2) The top 10 Wellington Region Area Units in “used Public Transport” (from the 2013 Census) are:
    1) Berhampore West (32.4% – Served by Bus)
    2) Newtown East (29.9% – Served by Bus)
    3) Kilbirnie West-Hataitai South (29.6% – Served by Bus)
    4) Newtown West (27.9% – Served by Bus)
    5) Tawa South (27.8% – Served by Rail)
    6) Tawa Central (27.7% – Served by Rail)
    7) Linden (26.3% – Served by Rail)
    8) Karori Park (26.3% – Served by Bus)
    9) Wilford, Lower Hutt (26.2% – Served by Rail)
    10)Miramar West (25.6% – Served by Bus)

    A good bus service is more effective at getting people out of cars than a good rail service … and we are comparing a rail service that has already received literally hundreds of millions in investment with a bus service that has received nothing.

  16. Dave B, 4. January 2018, 16:40

    Kerry, the simple answer is that you don’t impose a forced connection on a major arterial passenger flow if you can avoid it. Why do you think London built Thameslink, Crossrail, and is now considering Crossrail 2? Connections are acceptable for minor flows. But into Wellington every day come 15,000 people. The De Leuw Cather study of 1963 estimated that if the railway went further, 75% of users would wish to ride beyond the current cut-off.

    Of today’s 15,000 rail-arrivals, the big majority continue to their actual destinations on foot. However most walk for no more than 10 mins (1km) which gets them to about Frank Kitts Park or the far end of Lambton Quay. Those with destinations further from the station than this tend not to use rail. And very few transfer to the bus service.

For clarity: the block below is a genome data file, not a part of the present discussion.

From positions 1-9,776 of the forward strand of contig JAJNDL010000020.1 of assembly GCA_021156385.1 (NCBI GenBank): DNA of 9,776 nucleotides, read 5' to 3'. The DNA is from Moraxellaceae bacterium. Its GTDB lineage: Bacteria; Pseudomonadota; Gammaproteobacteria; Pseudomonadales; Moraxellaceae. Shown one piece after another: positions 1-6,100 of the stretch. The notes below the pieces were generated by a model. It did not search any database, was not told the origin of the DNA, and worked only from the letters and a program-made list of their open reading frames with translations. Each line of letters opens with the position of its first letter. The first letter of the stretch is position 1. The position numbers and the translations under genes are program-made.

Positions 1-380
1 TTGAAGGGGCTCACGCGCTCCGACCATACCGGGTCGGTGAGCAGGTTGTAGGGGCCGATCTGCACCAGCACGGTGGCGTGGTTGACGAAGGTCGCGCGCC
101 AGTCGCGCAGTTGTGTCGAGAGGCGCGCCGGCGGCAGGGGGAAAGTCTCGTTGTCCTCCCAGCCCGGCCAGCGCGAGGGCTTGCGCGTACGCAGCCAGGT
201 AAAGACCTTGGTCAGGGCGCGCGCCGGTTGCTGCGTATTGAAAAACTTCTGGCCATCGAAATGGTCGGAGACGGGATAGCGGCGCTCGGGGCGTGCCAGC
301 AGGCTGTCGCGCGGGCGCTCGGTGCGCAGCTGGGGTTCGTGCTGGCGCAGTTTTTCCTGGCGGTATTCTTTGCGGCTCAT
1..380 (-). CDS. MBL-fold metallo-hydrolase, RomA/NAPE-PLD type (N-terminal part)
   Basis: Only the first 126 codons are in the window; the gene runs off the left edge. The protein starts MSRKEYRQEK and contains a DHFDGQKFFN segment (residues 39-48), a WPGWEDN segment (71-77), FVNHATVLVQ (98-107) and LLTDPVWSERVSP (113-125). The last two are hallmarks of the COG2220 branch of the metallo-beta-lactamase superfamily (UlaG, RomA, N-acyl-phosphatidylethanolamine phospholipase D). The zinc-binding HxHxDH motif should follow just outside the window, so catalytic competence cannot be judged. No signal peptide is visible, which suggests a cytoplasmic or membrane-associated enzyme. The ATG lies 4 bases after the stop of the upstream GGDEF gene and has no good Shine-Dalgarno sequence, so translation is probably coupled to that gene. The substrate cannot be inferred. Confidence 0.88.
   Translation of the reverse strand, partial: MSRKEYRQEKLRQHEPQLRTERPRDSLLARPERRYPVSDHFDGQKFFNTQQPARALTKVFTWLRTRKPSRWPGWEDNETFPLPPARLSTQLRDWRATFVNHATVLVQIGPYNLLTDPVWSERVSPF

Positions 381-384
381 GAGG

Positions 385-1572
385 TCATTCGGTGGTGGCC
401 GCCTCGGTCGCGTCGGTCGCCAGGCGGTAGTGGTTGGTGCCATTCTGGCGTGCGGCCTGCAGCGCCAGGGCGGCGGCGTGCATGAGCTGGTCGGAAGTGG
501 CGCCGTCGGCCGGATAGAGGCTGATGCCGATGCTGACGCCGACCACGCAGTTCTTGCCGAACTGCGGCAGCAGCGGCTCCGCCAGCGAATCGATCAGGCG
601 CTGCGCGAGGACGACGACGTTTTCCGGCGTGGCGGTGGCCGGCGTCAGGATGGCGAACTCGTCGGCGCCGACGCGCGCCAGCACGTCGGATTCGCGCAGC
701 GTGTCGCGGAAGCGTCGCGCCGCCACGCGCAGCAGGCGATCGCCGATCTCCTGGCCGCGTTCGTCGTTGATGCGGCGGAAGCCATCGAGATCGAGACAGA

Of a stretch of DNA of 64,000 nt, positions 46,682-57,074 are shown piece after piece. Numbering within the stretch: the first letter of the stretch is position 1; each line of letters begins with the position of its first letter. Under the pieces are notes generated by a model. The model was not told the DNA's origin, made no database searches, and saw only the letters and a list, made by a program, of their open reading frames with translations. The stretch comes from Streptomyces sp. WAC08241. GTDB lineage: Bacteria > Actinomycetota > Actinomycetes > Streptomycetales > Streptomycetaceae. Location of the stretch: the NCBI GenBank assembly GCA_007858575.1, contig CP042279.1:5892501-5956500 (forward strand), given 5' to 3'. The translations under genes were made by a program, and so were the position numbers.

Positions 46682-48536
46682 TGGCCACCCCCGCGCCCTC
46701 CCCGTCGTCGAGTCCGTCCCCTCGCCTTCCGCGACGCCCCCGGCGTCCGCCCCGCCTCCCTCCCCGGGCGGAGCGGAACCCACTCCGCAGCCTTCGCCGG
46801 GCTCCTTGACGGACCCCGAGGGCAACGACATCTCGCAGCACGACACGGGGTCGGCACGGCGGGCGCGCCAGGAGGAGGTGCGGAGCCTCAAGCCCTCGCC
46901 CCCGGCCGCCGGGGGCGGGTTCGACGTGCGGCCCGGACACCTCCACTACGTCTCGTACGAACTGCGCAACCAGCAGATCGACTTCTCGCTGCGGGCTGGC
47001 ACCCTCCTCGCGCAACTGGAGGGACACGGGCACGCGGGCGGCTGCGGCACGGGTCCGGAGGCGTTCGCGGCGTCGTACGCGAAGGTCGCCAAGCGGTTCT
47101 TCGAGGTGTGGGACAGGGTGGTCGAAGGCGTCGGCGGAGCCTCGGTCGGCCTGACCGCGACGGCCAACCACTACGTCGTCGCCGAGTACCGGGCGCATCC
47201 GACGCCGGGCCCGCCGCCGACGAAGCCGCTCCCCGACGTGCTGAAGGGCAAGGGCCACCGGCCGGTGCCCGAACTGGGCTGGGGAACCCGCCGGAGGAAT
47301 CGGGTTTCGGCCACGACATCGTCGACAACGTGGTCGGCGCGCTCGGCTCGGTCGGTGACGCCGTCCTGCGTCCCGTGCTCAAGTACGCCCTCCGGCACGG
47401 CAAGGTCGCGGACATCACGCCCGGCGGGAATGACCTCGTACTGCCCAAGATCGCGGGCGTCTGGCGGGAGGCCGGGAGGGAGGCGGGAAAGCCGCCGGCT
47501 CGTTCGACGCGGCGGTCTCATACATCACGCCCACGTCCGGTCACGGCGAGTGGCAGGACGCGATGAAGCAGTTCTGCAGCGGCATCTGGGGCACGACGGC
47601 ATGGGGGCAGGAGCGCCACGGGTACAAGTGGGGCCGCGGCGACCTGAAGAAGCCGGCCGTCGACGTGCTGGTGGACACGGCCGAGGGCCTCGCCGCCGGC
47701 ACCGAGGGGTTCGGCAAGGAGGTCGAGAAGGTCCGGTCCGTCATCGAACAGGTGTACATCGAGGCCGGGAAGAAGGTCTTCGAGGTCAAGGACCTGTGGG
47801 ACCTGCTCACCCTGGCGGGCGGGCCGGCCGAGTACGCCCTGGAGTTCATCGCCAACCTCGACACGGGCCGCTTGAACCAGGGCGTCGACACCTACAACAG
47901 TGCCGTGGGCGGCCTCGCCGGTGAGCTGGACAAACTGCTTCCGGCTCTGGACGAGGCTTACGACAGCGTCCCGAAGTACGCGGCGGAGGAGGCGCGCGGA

Now sure, a better interchange, a modern city-tram service and integrated ticketing would help. But realistically, how many current car-commuters from the Hutt Valley, Porirua or Kapiti would switch their whole journey to rail just because of this? I say far fewer than would switch if the Matangi they could board in any of these places took them directly and much-more-quickly on to Courtenay Place, Newtown, Kilbirnie or the Airport. That is, along the same corridor that NZTA claims is congested enough to justify a major highway development! If the number of daily rail-users rose to say 30,000 because of this, would a forced-interchange still be acceptable. Or would a forced-interchange simply limit the growth to something far smaller?

    Wellington’s “biggest public transport problem” may indeed be bus overcrowding. However Wellington’s biggest overall transport problem is too much car-traffic coming in from all around the region. Extending the regional “heavy” rail system that already makes such a major contribution would be the most effective way to deal with this, and would solve bus-congestion along the corridor also. It would cost far more than a separate, street-based light rail system but it would also deliver far more.

    Consider that imposing a forced interchange on thousands of rail users is not-much-different from insisting that all motorway-users arriving from the north ditch their vehicles in Thorndon and change to a tram. In my view, this level of disjointedness on major arterial traffic-flow is no-more appropriate for rail than it is for road.

  17. Doug Watson, 4. January 2018, 17:21

    Mike M is entirely correct. The main problem arose when Transit NZ (the state highway authority) was merged with Transfund NZ (the funder) to form NZTA. What a dumb move this was – meaning road building dominated funding decisions over the past decade (since 2008 – despite the 2003 legislation (LTMA) which was very progressive at the time).

    Moving forward, there is a need to separate the functions of the NZTA and make funding decisions mode neutral. The road building arm of NZTA needs to be refocused on operations and maintenance – with decisions on new transport infrastructure made by
    1) Regional transport bodies for urban areas
    2) Central government for inter urban connections

    There should be no state highways running through major urban areas. This simply distorts funding allocation

  18. John Rankin, 4. January 2018, 17:42